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Old Oct 29, 2009, 2:24 PM   #1
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Default United Nations Building in New York

Forget about the UN being a forum for America-bashing for a minute , but what do you guys think of my HDR? It's by Dynamic Photo HDR. Controls are set to "ultra-contrast". I took the picture(s) at noon NY time (where else? ) today.




Last edited by vvcarpio; Oct 29, 2009 at 2:26 PM. Reason: "Ultra-contrast", not "eye-catching" as I originally typed...
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Old Oct 29, 2009, 2:29 PM   #2
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Very nicely done. Really shows the ability of HDR. Not overdone IMO.
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Old Oct 29, 2009, 2:37 PM   #3
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Thanks a lot, Walter C -- I think I got lucky with the cloud formation.
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Old Oct 29, 2009, 3:51 PM   #4
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quite striking...
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Old Oct 29, 2009, 8:53 PM   #5
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Thanks, squirl033.

I downloaded three HDR trial versions and in the end, I have to admit what made me decide on Dynamic Photo HDR is the price.

But I like to think that it's because I will be using it to enhance my photographs, even single shots not bracketed ones, and not to make surreal landscape digital art that the more expensive ones are capable of doing.
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Old Oct 29, 2009, 9:05 PM   #6
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Nice shot there .. Noon is good lighting as long as the clouds allow...Similar buildings here in Seattle. I ll be going over there soon open house at the Art School...stopping in to talk with the Admin... and on over to a few other places making a day of it all worth my time.
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Old Oct 30, 2009, 8:21 AM   #7
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Quote:
Originally Posted by SharpShotGal View Post
Nice shot there .. Noon is good lighting as long as the clouds allow...Similar buildings here in Seattle. I ll be going over there soon open house at the Art School...stopping in to talk with the Admin... and on over to a few other places making a day of it all worth my time.
Thank you, SharpShotGal.

You're right about noon lighting -- I saw the sunrise this morning behind the UN building and decided to take some shots. It was against the sun so my autofocus won't even work. I tried manual but can't see what I'm shooting so they all came out out of focus.

Since I think we've strayed into skyscrapers-and-HDR, I thought I'd see what HDR can do to an old point-and-shoot picture I took of Chicago a few years ago:

Original:


HDR "utra-contrast":


This is from a single photo -- not three photos as normally done with HDR -- and I think HDR can still do wonders. A lot more detail can be seen on the water surface and the reflections on the dark-glass building foreground right-of-center are more visible.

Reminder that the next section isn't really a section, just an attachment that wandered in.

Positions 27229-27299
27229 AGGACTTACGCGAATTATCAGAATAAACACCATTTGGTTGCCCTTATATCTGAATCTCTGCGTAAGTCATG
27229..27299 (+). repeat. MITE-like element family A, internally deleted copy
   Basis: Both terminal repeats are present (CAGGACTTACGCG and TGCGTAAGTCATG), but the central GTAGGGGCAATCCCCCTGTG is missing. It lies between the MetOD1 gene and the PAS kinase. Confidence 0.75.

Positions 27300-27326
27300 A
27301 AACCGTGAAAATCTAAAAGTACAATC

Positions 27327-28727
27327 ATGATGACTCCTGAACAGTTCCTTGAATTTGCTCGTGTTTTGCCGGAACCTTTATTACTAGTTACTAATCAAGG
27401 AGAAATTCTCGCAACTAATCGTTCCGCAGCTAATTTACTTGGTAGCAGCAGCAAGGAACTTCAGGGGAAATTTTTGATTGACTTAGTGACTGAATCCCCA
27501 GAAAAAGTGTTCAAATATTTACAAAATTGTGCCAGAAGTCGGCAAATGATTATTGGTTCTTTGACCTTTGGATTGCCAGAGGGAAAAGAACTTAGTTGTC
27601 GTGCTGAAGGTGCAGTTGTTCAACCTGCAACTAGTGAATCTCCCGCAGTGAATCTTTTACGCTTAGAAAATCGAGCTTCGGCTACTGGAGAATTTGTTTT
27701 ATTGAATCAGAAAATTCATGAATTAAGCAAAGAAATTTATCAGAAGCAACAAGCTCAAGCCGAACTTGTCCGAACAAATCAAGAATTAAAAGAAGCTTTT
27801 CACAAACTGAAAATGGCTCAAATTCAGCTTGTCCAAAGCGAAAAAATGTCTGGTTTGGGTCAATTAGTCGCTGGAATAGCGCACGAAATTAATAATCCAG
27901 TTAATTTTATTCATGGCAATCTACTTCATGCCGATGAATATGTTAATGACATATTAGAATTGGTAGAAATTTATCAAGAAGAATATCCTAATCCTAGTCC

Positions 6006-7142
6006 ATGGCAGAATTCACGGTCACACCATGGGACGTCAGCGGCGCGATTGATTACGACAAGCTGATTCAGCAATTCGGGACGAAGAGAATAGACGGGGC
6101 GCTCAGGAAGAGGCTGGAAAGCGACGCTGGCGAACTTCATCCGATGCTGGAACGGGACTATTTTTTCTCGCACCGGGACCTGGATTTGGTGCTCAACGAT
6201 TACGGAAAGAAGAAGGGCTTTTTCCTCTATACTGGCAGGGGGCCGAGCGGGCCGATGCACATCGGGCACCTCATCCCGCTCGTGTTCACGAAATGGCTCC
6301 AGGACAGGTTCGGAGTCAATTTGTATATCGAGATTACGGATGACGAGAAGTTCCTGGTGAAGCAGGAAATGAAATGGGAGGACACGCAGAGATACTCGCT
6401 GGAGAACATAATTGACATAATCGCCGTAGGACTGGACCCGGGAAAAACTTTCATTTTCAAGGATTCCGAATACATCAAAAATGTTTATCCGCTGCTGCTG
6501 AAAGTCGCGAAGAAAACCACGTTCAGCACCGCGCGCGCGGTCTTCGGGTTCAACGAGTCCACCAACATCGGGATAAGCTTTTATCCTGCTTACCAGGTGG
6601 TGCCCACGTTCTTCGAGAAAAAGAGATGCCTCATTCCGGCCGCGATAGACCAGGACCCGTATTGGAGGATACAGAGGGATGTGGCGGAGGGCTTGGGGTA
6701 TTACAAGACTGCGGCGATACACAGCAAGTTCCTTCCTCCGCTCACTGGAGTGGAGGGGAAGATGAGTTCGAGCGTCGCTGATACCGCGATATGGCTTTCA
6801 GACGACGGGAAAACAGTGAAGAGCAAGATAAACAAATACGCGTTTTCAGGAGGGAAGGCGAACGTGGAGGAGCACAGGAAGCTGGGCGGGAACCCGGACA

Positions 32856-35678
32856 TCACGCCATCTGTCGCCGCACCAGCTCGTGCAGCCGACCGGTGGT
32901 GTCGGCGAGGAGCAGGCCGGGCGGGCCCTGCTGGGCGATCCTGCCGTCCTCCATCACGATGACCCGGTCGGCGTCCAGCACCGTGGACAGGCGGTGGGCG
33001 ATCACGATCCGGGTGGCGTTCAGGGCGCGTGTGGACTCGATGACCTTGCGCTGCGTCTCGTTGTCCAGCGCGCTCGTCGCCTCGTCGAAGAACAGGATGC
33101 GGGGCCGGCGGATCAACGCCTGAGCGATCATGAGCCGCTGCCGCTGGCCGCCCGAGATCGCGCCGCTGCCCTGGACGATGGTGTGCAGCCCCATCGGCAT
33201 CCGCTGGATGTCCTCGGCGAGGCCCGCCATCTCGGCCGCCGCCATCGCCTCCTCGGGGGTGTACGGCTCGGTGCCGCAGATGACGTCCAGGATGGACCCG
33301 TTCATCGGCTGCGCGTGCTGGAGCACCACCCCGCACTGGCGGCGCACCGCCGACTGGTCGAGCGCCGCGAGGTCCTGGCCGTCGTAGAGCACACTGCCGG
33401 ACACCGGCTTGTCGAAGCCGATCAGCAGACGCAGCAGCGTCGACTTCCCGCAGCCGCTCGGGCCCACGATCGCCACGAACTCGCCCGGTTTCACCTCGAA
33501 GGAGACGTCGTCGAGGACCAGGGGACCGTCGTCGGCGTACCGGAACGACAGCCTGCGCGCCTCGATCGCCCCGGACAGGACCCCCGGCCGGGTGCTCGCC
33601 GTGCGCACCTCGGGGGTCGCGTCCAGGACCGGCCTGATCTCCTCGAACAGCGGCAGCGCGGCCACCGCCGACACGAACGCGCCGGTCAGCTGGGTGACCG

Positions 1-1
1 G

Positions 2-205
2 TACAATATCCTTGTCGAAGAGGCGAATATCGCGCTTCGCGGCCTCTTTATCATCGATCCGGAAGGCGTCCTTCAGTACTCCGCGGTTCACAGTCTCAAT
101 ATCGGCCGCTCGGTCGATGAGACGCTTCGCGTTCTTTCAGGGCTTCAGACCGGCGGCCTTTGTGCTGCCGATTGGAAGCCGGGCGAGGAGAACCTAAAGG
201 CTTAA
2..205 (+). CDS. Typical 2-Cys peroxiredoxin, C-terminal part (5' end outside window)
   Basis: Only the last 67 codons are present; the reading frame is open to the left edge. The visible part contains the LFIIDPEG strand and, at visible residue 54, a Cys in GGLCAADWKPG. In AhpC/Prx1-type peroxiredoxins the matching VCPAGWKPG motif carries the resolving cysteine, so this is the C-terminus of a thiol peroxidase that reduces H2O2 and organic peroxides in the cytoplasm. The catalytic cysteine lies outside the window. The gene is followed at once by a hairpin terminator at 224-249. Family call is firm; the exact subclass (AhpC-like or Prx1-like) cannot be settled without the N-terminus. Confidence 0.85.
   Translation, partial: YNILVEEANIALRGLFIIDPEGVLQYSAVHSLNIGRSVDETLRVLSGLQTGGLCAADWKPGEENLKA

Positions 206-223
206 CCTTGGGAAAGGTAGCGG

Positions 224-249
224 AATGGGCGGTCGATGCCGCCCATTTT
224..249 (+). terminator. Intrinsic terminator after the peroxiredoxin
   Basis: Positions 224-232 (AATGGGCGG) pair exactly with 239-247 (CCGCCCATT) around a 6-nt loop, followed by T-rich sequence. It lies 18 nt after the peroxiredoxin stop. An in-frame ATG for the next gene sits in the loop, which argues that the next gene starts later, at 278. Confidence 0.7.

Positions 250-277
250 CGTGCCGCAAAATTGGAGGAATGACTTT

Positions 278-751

Have fun with your photo shoot in Seattle! I've been there years ago and remember compared to Manhattan, the buildings in Seattle looked far more modern and futuristic that the Space Needle actually looked ancient . I wish I already did photography back then the city-lights-skyline would have been nice...
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Old Oct 30, 2009, 5:17 PM   #8
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Quote:
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...This is from a single photo -- not three photos as normally done with HDR...
Hello, vvvarpio!

Interesting subject you brought up - HDR, which I like very much. Would you mind to eleborate on this single-exposure HDR? How you go about and how it's done? Do you copy this shot into 3 different copies and the render a HDR in PhotomatixPro? Does it have to be a RAW-file only?

Seems to be a handy technologie when faced with hazy pictures!

Regards!
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Old Oct 30, 2009, 10:45 PM   #9
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Hi, Walter S! It's actually simpler than the process you mention. With Dynamic Photo HDR, I simply drag an image file into it.

I don't know how it does it -- maybe some simulation takes place to simulate 3 different exposures -- but it has a "Pseudo HDR" for processing a single JPG file. I'm then given 3 preset modes: "Ps (for pseudo) Eye-Catching", "Ps Ultra-Contrast", and "Ps Halo-Matrix". I like eye-catching and ultra-contrast the most, although I found halo-matrix better at one image file I tried.

I am just starting out with HDR so I don't yet understand what all the controls are. So far, I'm happy with the presets.

For true HDR, that is, for either 2-3 exposures (or more) or a single RAW file, Dynamic Photo HDR gives more presets.

After I tried my old Chicago pic, I tried other old pictures I took even years ago to see how HDR could improve them. And with each and everyone, dramatic improvements do occur! I'm going crazy right now feeding old pictures into HDR.

The trial version can be downloaded here: http://www.mediachance.com/hdri/index.html
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Old Oct 30, 2009, 11:01 PM   #10
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I've played a little with automated HDR software, but I've never really liked the final result. Always looks unnatural in some part of he photo. I find that I get best results by doing it manually using layers in Photoshop. That way I can get just the right amount of level, contrast and saturation control in exactly the parts of the photo that I want, using either 1 or more photos. Call me a control freak.
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